Re: The Death of Learning Object

Been saying this for years, and at every CADE conference since 2003. Education needs to be driven by the pedagogical needs, not the tech infatuation of the week. Educational theory needs to ground our work and teachers and academics need to ask the question of who is here to serve who? Do we "stand in the tech box" or do we make the tech serve our instructional needs and the learning needs of the student? And when it come to tech, Baggaley said it best, so many years ago (and about t.v., not the net), "...education about the medium is as fundamental as education through it..." (Baggaley & Duck, 1976, p. 131). We are forever forgetting this. Paul Jerry Athabasca University [Comment] [Permalink]

Re: The Death of Learning Object

Been saying this for years, and at every CADE conference since 2003. Education needs to be driven by the pedagogical needs, not the tech infatuation of the week. Educational theory needs to ground our work and teachers and academics need to ask the question of who is here to serve who? Do we "stand in the tech box" or do we make the tech serve our instructional needs and the learning needs of the student? And when it come to tech, Baggaley said it best, so many years ago (and about t.v., not the net), "...education about the medium is as fundamental as education through it..." (Baggaley & Duck, 1976, p. 131). We are forever forgetting this. Paul Jerry Athabasca University [Comment] [Permalink]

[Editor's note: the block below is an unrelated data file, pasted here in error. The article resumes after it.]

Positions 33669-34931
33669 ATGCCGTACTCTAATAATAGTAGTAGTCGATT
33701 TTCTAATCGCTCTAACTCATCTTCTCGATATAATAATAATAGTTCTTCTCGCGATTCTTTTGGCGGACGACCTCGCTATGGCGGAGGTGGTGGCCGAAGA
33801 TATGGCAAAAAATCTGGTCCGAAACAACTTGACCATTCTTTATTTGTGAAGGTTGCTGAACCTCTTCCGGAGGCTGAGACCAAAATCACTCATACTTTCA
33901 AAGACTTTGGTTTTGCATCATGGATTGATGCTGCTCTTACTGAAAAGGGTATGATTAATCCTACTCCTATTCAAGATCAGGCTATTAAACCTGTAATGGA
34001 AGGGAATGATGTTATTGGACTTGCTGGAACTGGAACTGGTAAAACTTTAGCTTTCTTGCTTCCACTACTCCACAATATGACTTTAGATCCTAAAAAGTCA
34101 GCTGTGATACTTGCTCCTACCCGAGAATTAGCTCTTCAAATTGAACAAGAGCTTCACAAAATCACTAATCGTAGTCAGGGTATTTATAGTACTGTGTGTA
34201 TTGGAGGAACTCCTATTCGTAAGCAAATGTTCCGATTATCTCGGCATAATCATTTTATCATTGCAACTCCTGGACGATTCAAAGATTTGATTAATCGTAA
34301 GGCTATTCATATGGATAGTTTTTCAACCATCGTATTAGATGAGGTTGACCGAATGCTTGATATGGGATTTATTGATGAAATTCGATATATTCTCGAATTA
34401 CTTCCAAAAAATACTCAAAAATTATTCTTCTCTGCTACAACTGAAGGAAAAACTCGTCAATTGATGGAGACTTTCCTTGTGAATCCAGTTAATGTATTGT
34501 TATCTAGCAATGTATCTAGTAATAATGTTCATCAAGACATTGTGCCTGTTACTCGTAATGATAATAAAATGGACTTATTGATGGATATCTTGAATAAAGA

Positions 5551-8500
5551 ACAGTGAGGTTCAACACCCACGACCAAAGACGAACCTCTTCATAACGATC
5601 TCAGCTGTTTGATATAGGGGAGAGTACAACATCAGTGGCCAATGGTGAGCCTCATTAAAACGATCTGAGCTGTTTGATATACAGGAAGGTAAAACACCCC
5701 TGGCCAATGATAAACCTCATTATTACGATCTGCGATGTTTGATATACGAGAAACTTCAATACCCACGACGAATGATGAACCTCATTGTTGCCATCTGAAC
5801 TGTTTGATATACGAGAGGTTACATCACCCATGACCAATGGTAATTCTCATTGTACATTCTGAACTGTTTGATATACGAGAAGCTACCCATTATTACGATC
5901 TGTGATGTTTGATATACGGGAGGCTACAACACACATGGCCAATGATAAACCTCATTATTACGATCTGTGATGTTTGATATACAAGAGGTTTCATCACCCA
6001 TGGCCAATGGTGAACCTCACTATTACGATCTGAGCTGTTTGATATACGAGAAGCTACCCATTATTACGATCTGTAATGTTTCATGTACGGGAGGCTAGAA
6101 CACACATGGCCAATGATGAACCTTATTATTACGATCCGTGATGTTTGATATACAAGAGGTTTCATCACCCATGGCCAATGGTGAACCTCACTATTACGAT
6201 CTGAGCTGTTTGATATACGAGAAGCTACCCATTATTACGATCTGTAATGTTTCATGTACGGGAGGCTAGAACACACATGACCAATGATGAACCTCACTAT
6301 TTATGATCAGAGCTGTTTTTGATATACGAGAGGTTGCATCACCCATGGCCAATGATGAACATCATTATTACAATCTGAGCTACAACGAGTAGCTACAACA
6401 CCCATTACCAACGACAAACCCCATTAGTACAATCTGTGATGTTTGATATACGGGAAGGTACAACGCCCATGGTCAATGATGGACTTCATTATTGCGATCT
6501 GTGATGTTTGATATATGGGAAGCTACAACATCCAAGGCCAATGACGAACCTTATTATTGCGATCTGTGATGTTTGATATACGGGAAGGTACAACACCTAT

Re: The Death of Learning Object

Been saying this for years, and at every CADE conference since 2003. Education needs to be driven by the pedagogical needs, not the tech infatuation of the week. Educational theory needs to ground our work and teachers and academics need to ask the question of who is here to serve who? Do we "stand in the tech box" or do we make the tech serve our instructional needs and the learning needs of the student? And when it come to tech, Baggaley said it best, so many years ago (and about t.v., not the net), "...education about the medium is as fundamental as education through it..." (Baggaley & Duck, 1976, p. 131). We are forever forgetting this. Paul Jerry Athabasca University [Comment] [Permalink]

Re: The Death of Learning Object

Been saying this for years, and at every CADE conference since 2003. Education needs to be driven by the pedagogical needs, not the tech infatuation of the week. Educational theory needs to ground our work and teachers and academics need to ask the question of who is here to serve who? Do we "stand in the tech box" or do we make the tech serve our instructional needs and the learning needs of the student? And when it come to tech, Baggaley said it best, so many years ago (and about t.v., not the net), "...education about the medium is as fundamental as education through it..." (Baggaley & Duck, 1976, p. 131). We are forever forgetting this. Paul Jerry Athabasca University [Comment] [Permalink]

Re: The Death of Learning Object

Been saying this for years, and at every CADE conference since 2003. Education needs to be driven by the pedagogical needs, not the tech infatuation of the week. Educational theory needs to ground our work and teachers and academics need to ask the question of who is here to serve who? Do we "stand in the tech box" or do we make the tech serve our instructional needs and the learning needs of the student? And when it come to tech, Baggaley said it best, so many years ago (and about t.v., not the net), "...education about the medium is as fundamental as education through it..." (Baggaley & Duck, 1976, p. 131). We are forever forgetting this. Paul Jerry Athabasca University [Comment] [Permalink]

Re: The Death of Learning Object

Sorry for the apparent spam -- my many posts were not intentional. The page continues to not load up for me and it seems that each attempt of mine was actually successful. Hopefully you can delete a few of these Stephen. Paul [Comment] [Permalink]